If you have sore gums when quitting smoking, a baking soda toothpaste or mouth rinse or even rinsing with a bit of baking soda and water can clear it up rather quickly.
  16. Phreaker

    Phreaker Super Member ECF Veteran

    Dec 14, 2010
    Raleigh, NC
    Since this was bumped I'd like to add my experience:

    After about a week of vaping my teeth ached a bit. Not a tooth ache, but if you've bleached your teeth and are sensitive to it, you'll know what I am referring to. I rarely bleach them now as it really bothers my teeth. The ache I was feeling was mainly on the inside of my front/bottom teeth.

    I searched the web and only found one post on another forum from a new vaper that was having the same issue. She said she had switched to Colgate Total and wondered if it might be the cause. I've been using that toothpaste for years! In a later post she said she went back to her old toothpaste and it went away. So, I bought some Sensodyne and I've been using it for a week. My teeth no longer ache. I have a dentist appointment next month and I'll mention it to her. She's been on me to quit, typical Dr. :) She even prescribed me Chantix, which I tried (that's a whole other story).

    What's strange is if you read up on teeth bleaching sensitivity it says it's the glycerin in the tooth bleaching gel that bothers some people even though it's harmless.
  17. Vagablonde

    Vagablonde Senior Member ECF Veteran

    Sep 1, 2010
    California via Norway
    I myself dont have this issue,,but my housemate who tried vaping said it made her gums peel.
  18. Turtleinfl

    Turtleinfl Full Member

    Jun 11, 2011
    clearwater fl
    I've been vaping for 4 to 6 months and im having problems with my gums swelling making my teeth ache don't know if vaping is the cause or bad batch of juice it only recently started since I moved to 6 volt vaping im gonna switch things up and see what happens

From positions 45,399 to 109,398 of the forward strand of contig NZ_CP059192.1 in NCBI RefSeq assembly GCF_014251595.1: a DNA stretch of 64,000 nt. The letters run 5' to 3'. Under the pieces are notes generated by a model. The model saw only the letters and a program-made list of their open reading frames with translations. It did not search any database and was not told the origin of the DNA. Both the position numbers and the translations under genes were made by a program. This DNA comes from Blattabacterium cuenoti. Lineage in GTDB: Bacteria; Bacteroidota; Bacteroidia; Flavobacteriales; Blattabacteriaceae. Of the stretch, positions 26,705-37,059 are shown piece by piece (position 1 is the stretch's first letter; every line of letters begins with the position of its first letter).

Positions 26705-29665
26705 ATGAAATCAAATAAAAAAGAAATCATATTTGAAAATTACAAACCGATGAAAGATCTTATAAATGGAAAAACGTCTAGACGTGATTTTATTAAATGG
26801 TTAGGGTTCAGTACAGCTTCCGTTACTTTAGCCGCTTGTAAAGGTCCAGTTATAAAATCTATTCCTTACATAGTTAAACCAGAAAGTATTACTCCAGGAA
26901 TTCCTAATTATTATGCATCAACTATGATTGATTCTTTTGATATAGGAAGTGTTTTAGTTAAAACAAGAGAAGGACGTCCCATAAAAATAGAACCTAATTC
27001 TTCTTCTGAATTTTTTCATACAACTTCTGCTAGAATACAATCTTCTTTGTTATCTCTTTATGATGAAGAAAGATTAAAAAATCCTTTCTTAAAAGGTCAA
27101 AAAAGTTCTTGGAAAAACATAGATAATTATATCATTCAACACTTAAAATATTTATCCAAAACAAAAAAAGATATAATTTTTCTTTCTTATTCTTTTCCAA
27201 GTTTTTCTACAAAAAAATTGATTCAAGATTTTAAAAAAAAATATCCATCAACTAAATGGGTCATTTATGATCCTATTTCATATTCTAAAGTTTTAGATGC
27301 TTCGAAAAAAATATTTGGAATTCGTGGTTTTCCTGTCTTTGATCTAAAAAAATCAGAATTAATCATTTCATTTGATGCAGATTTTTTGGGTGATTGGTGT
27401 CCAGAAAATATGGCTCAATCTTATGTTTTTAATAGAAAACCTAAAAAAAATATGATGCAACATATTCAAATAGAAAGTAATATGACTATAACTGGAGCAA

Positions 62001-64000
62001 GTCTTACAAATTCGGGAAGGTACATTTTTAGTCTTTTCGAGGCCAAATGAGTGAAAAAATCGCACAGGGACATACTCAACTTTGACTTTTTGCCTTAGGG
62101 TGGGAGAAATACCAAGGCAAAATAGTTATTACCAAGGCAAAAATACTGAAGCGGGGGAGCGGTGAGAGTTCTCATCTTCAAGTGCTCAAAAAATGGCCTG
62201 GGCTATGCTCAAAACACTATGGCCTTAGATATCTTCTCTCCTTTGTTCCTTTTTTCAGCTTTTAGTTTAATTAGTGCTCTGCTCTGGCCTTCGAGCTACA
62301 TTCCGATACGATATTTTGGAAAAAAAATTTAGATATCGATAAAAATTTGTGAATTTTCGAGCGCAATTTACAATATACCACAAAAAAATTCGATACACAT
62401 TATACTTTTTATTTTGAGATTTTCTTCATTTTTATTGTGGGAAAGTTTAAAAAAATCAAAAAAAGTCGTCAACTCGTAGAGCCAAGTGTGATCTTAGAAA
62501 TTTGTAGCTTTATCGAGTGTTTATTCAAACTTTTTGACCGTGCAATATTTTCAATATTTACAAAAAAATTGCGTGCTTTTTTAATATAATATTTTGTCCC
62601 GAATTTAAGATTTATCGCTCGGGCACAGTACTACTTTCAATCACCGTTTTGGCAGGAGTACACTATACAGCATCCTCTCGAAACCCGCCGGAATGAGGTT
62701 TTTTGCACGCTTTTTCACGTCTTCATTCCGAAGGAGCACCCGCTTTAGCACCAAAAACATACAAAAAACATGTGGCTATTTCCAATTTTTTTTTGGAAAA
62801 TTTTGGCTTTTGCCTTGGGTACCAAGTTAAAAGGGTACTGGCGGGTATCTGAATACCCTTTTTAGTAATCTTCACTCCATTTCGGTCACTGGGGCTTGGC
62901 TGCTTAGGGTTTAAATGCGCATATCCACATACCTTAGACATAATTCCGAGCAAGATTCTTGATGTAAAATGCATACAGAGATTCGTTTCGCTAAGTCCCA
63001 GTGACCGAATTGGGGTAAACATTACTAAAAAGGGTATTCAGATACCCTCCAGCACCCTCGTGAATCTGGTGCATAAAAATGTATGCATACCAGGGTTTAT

19. Brad.

    Brad. Full Member

    May 22, 2011
    In a house
    Dental Health and vaping The #1 cause of implant failure is Nicotine . Nicotine causes a reduction in oxygen flow to the bone. It does not matter if the nicotine is supplied by inhaling nicotine , smoking tobacco, chewing on tobacco, or chewing gum. The dental implants require oxygen to bond to the bone. When the bone is unable to bond to the implant due to lack of oxygen, discomfort usually results and the implants must be removed.

    Studies have shown that even nicotine by itself may do harm to the mouth, gums and tongue. A report published in the Journal of the Indian Society of Periodontology has stated that nicotine may contribute significantly to the development of gingivitis and periodontitis, two gum diseases that can cause breath to smell foul.

    Likewise, nicotine may increase the risk of tooth loss and dental decay, which also lead to bad breath. The study suggests that nicotine causes these conditions because it is a vasoconstrictor, meaning it reduces blood flow to tissues in your mouth.

    Without proper blood flow in the gums, white blood cells cannot properly fight off bacterial infections and red blood cells bring less oxygen to replenish the gum cells themselves.

    Not only can these gum conditions leave your breath smelling less than fresh, but the microorganisms that cause them may have a hand in halitosis, too. The mouth is filled with over 600 varieties of bacteria, according to a 2003 issue of the Journal of Clinical Microbiology. Many of these tend to flourish in a drier environment, and are called anaerobic bacteria.

    When the mouth is dry, these germs can feed on dead cells and food particles emit volatile sulfur compounds (VSC), which can be very smelly. One of the most common VSCs, hydrogen sulfide, smells like rotten eggs.

    As a vasoconstrictor, nicotine may contribute to dry mouth by reducing blood flow to the salivary glands. Without saliva, which naturally eliminates some oral bacteria, halitosis can quickly become a problem.

    Nicotine and periodontal tissues
  20. Luvs5rugrats

    Luvs5rugrats Super Member ECF Veteran

    Sep 15, 2010
    The Lowcountry
    This month marks one year for me smoke free and I just had a dentist appointment last week. My mouth is in great shape. I had gingivitis before when I smoked and no matter how much I brushed, flossed, rinsed with listerine, it never went away. It is completely gone today and my dentist was very happy with the way my gums have improved. :) My teeth are much whiter today, as well.